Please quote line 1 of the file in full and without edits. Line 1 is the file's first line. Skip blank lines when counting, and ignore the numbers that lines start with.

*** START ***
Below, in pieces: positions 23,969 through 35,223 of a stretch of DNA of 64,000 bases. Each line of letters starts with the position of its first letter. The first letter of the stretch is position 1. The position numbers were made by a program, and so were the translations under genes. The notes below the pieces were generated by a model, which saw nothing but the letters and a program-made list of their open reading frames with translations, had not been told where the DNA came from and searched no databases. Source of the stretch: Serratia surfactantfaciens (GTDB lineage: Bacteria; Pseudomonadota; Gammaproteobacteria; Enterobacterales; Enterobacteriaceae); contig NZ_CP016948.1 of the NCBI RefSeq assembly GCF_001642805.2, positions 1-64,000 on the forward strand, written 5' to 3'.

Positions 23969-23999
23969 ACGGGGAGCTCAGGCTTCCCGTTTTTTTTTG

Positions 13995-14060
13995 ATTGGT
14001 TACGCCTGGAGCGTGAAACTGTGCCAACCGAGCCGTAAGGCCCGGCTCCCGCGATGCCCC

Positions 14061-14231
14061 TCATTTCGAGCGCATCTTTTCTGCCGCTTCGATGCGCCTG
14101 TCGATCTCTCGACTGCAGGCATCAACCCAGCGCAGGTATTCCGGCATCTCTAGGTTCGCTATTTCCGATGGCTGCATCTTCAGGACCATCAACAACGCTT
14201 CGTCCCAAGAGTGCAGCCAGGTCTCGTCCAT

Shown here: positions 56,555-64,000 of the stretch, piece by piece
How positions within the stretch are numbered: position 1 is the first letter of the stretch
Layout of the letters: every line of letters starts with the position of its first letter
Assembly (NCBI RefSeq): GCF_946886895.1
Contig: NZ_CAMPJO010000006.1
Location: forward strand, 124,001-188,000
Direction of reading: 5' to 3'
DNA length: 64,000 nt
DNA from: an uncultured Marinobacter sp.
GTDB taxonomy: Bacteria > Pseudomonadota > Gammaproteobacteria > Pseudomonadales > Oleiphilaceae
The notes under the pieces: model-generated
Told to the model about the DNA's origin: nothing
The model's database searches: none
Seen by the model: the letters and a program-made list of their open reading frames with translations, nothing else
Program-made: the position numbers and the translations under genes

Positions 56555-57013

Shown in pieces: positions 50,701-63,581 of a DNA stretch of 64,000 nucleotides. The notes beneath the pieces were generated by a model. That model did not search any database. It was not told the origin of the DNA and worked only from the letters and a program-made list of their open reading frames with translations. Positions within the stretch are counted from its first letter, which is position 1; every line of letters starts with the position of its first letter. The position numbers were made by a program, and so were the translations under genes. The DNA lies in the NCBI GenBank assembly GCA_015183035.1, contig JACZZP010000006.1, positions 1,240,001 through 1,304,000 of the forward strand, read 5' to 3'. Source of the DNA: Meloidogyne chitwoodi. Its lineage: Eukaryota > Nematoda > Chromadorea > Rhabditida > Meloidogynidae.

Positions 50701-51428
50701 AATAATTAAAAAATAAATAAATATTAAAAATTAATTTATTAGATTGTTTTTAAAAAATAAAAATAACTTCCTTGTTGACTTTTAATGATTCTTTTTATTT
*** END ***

Below, in pieces: positions 23,969 through 35,223 of a stretch of DNA of 64,000 bases. Each line of letters starts with the position of its first letter. The first letter of the stretch is position 1. The position numbers were made by a program, and so were the translations under genes. The notes below the pieces were generated by a model, which saw nothing but the letters and a program-made list of their open reading frames with translations, had not been told where the DNA came from and searched no databases. Source of the stretch: Serratia surfactantfaciens (GTDB lineage: Bacteria; Pseudomonadota; Gammaproteobacteria; Enterobacterales; Enterobacteriaceae); contig NZ_CP016948.1 of the NCBI RefSeq assembly GCF_001642805.2, positions 1-64,000 on the forward strand, written 5' to 3'.